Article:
I know a lot of you are creating pods of friends and family with whom you socialize during this Coronavirus outbreak, and I am too. We all want some restriction-free time with a select group, especially for our kids. However, it is important to have your eyes wide open to the chances of your entire pod becoming infected with Coronavirus if one member were to catch it.
In Los Angeles, where I live, about 10% of people have already been infected. So, an average Angelino has a 10% chance of catching coronavirus between the beginning of the outbreak and now. Thankfully, I am not one of them and, like most reasonable people, I do not want to be. So, I hand sanitize a lot, wear masks, socialize outside, and avoid crowded spaces. For these reasons, I like to think I am better than average, and I imagine most of you do too.
But are we, really? Sure, I take precautions, but I live among people who eschew precaution and science itself, and that puts us all at risk. Maybe I lingered too close to one of these folks at the Target, or maybe I didn’t wash my hands carefully enough after using a shared restroom or laundry room that a virus spreader had just exited.
The one fact I can point to that truly lowers my chances of being infected today is the negative Coronavirus test result I received June 11, a test I took a few days after taking part in a Black Lives Matter bicycle protest in South Los Angeles. That means I could only have been infected the last six weeks. What were my chances of catching Coronavirus in that time period?
According to the LA Times, the seven-day average for Coronavirus-related deaths in LA County since May has been stubbornly consistent at 40 people per day, or 280 deaths per week. Assuming a mortality rate of .7%, that would mean 40,000 mostly asymptotic cases led to those deaths. With 10 million residents in LA county, that means .4% of our residents catch the virus each week. I’ll go over the math in more detail later in this article (which boils down to 1-.996^6), but that would give me a 2.4% chance of catching the virus over 6 weeks.
I’m sure some of you think that number is too high, so for the sake of argument, let’s assume I have a 1% chance of getting infected, which is generous. Further assume that the people I would choose for my pod also have a 1% chance of being infected. Keep in mind that these numbers are less than half of what I believe is true, but the conclusions are still pretty scary.
Here is a way to imagine my chances of catching Coronavirus: I spin a roulette wheel and if I land the green 00, I catch Coronavirus and so does everyone else in my pod. Each person in my pod gets one spin of the roulette wheel as well, and if any of them land a 00, we are all infected.
What are my chances of catching Coronavirus when there are two people in my pod? You might guess 2% because we each spin the wheel once and each have a 1% chance of catching the virus outside the pod. The correct answer is actually slightly lower, as you are double-counting the small chance that both of us catch the virus outside of the pod, and that needs to be subtracted out. This downward revision is small at first, but gets much larger as we add more people to the pod. The easiest way to calculate this correctly is by finding the probability of NOT catching coronavirus and subtracting that from one: 1 – (.99)^n, where ’n’ is the number of people in your pod. The .99 is the chance of not catching the virus. Feel free to make this number lower if you think your pod is “less special” than mine. Therefore, my hypothetical pod of two has a 1.99% chance of both catching coronavirus.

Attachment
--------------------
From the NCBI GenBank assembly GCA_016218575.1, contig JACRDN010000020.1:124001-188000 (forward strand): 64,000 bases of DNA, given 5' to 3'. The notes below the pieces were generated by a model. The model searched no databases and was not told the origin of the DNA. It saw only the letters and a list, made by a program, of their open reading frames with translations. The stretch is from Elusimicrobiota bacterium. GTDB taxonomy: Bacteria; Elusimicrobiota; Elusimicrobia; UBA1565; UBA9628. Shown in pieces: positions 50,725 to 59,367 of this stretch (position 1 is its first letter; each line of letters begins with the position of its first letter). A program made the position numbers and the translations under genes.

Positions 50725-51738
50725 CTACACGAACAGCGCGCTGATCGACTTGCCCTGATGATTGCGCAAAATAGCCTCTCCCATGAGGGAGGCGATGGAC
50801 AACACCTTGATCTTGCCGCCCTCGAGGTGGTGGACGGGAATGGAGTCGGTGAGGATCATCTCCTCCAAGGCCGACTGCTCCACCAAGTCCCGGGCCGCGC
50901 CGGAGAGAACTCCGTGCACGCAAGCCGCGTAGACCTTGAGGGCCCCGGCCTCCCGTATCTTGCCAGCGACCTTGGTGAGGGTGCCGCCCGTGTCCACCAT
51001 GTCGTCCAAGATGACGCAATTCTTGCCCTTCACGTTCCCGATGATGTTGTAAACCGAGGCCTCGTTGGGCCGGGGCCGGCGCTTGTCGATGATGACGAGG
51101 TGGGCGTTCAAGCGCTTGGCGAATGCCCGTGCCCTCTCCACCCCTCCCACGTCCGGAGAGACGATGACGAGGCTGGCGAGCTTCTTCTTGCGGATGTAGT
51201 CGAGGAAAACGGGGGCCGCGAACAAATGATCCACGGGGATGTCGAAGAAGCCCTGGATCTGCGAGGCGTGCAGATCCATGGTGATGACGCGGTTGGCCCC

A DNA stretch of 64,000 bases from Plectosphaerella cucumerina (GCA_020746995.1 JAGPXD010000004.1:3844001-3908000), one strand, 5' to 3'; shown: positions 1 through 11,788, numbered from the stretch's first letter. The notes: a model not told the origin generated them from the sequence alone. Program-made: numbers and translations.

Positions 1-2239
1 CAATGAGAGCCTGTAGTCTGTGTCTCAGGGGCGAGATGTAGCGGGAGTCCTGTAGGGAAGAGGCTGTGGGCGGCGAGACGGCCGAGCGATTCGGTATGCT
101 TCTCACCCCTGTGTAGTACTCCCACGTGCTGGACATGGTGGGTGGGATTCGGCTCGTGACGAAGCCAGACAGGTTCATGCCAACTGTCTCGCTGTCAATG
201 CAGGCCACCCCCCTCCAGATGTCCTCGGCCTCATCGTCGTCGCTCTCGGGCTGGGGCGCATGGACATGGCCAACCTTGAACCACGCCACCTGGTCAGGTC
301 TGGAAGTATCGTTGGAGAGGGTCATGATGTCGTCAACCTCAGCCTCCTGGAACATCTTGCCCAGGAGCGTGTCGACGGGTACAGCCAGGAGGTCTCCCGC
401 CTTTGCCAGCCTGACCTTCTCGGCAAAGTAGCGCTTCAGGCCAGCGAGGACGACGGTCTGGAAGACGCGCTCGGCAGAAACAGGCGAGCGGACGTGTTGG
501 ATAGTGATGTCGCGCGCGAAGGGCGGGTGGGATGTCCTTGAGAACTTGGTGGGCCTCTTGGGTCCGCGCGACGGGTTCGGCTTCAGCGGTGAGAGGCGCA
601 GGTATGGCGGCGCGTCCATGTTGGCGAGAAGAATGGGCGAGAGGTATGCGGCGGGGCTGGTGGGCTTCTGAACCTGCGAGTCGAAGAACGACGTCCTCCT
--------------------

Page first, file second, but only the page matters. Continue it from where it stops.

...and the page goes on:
Most people don’t have just two people in their pod. I’m divorced, share custody of my 10-year-old son, and have a girlfriend who herself has a roommate. My ex-wife and I have each allowed our son restriction-free playdates with one other friend. The families of these children also have other adults in their pods. As far as I can determine, I have twelve people in my pod, so my chances are 1 – .99^12 or 11.36%, which is a little worse than the average for Los Angeles County. Predictably, I’m not extraordinary after all.
This Fall, classes at my son’s elementary school will be on-line only, a wholly sensible decision by the school district. That said, I personally was frustrated with on-line learning last Spring, and some in-person instruction could help ensure that my son takes school more seriously. In an effort to augment this curriculum, some parents are considering “learning pods” where a few neighborhood kids in the same grade will meet daily to study under the guidance of an adult. Plus, the four boys in my neighborhood’s proposed learning pod could play some sports, which is good for their health.
This strategy, however, would add at least 15 people to my pod, increasing the total count to 27, and raising the probability of pod-wide infection to 23.77%. What a terrible choice to make between my son’s education and a one-in-four chance of all of us catching this virus, and likely a few of us getting seriously ill.
Our pods are necessary for our emotional health, our pods are important for our children’s educations, and, as they grow larger, our pods increasingly can sicken or kill us.
Pod save us all!